The hall contains 12 impressive columns and although the ceiling they support has no decoration, the side walls have traditional scenes including several
showing the foundation ceremony of the temple. The second, smaller hypostyle which lies beyond also has 12 columns, though oriented in a room deeper than it
is wide. The eastern side has an exit leading out to the temple's nilometer and a chamber for storing liquid offerings, while a door on the western side accessed
a chamber for solid offerings. Another door led to the 'laboratory' where incense was prepared.
The inner Hypostyle Hall, known as Festival Hall, is the oldest part of the temple. It was begun by Ptolemy III in 237 BC and completed 25 years
later by his son, who styled himself Philopator (Father Lover).
The Festival Hall was decorated with faience and would have been strewn with flowers and herbs and perfumed by myrrh. Incense and unguents were blended
according to recipes inscribed on the walls of the Laboratory. Non-perishable offerings were stored in the room next door, while food, drink and sacrificial
animals were brought in through a passageway, on the west of the temple, connected to the outside world.
Hall of Offerings
Beyond the two hypostyles is a transverse offering hall and vestibule and the sanctuary itself, which still contains a granite naos-type shrine of
Nectanebo II - the oldest element in the temple and one clearly saved from an earlier temple on the site to provide continuity to the newer structure.
Nectanebo II ruled between 360-343 BC and was the last king in the 30th Dynasty - which was followed by the 2nd Persian Period.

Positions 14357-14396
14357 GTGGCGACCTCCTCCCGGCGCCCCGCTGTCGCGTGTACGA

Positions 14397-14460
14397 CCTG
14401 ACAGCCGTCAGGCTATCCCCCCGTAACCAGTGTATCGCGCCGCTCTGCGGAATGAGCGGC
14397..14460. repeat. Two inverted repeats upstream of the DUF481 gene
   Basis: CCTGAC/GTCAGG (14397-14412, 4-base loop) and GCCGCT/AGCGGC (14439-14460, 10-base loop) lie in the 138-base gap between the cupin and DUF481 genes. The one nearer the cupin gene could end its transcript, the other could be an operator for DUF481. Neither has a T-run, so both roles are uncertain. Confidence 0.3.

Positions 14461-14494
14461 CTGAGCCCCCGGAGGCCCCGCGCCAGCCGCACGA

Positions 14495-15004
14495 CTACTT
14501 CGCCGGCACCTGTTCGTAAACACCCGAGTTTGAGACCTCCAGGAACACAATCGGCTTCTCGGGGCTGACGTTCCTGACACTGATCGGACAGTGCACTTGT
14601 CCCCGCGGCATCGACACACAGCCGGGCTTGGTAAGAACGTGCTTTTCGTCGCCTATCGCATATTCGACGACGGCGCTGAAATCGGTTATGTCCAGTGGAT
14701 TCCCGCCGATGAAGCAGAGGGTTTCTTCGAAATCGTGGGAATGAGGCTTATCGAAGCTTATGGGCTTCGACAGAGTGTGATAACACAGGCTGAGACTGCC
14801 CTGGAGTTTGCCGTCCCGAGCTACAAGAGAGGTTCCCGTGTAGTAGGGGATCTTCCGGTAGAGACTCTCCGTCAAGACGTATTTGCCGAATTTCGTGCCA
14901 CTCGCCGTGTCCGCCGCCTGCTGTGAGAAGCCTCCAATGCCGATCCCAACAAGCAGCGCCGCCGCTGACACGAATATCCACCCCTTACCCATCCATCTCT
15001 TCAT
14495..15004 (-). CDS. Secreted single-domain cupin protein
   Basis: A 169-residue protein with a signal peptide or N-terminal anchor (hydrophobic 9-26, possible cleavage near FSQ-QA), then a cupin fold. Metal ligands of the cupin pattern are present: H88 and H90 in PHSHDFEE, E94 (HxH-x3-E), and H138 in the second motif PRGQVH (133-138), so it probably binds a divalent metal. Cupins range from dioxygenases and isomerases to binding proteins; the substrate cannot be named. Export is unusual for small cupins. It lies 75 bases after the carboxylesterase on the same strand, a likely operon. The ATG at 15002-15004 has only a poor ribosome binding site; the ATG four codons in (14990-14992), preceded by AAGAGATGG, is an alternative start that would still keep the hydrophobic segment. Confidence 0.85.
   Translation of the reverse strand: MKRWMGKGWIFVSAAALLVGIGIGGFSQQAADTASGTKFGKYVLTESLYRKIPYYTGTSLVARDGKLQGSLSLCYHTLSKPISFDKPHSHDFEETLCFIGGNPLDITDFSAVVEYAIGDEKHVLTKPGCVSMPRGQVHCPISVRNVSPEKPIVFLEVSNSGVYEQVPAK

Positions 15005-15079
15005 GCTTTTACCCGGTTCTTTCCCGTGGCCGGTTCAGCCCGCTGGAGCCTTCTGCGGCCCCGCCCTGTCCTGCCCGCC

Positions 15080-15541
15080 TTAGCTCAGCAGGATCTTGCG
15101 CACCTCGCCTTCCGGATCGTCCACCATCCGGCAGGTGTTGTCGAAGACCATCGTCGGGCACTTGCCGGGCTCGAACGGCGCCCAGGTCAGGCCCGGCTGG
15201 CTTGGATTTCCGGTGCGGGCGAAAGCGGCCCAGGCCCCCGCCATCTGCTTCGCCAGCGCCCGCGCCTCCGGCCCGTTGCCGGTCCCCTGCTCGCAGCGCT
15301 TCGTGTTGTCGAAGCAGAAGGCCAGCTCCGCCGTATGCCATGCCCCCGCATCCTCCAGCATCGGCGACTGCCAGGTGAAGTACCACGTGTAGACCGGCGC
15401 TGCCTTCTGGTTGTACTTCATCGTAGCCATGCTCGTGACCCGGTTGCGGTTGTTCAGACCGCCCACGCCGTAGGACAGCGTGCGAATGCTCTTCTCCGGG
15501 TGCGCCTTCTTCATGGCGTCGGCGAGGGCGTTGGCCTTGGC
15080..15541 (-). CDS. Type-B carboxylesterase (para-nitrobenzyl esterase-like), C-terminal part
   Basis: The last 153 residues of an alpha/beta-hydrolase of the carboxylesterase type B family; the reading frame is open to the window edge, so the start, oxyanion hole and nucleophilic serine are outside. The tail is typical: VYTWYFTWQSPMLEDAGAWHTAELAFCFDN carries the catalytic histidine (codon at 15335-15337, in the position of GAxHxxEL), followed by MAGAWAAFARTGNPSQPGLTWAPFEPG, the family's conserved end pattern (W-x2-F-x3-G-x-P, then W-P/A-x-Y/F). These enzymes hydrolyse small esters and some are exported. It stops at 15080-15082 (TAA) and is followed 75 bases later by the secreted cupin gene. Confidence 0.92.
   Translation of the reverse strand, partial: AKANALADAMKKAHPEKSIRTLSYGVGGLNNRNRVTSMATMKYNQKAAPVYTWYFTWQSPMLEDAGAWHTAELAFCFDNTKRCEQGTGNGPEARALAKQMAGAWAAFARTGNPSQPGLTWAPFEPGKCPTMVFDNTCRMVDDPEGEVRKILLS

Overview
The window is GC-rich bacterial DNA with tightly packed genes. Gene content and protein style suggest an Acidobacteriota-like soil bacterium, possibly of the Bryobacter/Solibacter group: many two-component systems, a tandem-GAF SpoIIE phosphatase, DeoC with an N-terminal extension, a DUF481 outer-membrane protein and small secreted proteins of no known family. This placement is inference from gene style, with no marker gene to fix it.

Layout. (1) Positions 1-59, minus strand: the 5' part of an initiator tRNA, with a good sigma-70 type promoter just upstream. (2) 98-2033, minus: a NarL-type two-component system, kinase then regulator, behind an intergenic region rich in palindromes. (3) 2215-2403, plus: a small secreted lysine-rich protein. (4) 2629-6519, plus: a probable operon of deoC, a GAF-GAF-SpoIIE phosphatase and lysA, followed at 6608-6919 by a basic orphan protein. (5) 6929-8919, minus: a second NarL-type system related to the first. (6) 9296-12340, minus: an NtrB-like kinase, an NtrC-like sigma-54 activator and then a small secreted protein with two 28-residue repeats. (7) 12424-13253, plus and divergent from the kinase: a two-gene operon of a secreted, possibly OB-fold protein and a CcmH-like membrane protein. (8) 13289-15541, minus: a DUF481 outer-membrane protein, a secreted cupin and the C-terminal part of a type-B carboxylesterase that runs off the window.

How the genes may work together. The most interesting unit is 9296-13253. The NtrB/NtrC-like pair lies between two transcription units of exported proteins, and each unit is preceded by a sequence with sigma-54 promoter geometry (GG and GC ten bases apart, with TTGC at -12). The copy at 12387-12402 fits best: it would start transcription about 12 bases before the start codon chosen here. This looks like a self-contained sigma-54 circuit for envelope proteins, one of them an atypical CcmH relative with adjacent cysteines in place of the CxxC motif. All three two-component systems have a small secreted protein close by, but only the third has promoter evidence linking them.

The sacred barques of Horus and Hathor appear in glorious detail on either side of the doorway into the Hall of Offerings. During the New Year
Festival, Horus was carried up the ascending stairway to the rooftop; after being revitalised by the sun-disc, his statue was returned to the sanctuary via
the descending stairway. The ritual is depicted on the walls of both stairways. The Sanctuary of
Horus contains a shrine of polished
black granite and an offerings table. Reliefs on the lower half of the right hand wall show Philopator entering the sanctuary and worshipping Horus, Hathor
and his deified parents.
The barque sanctuary is surrounded by nine chapels. The masonry of the enclosure walls is thick and contains extensive crypts. The chapels include those of Min,
Osiris, Khonsu, Hathor and Re, as well as a 'chamber of linen' and a 'chamber of the throne of the gods'.
The chapel at the very rear of the sanctuary contains a modern reproduction of the god's barque which gives a good idea of its size and general appearance.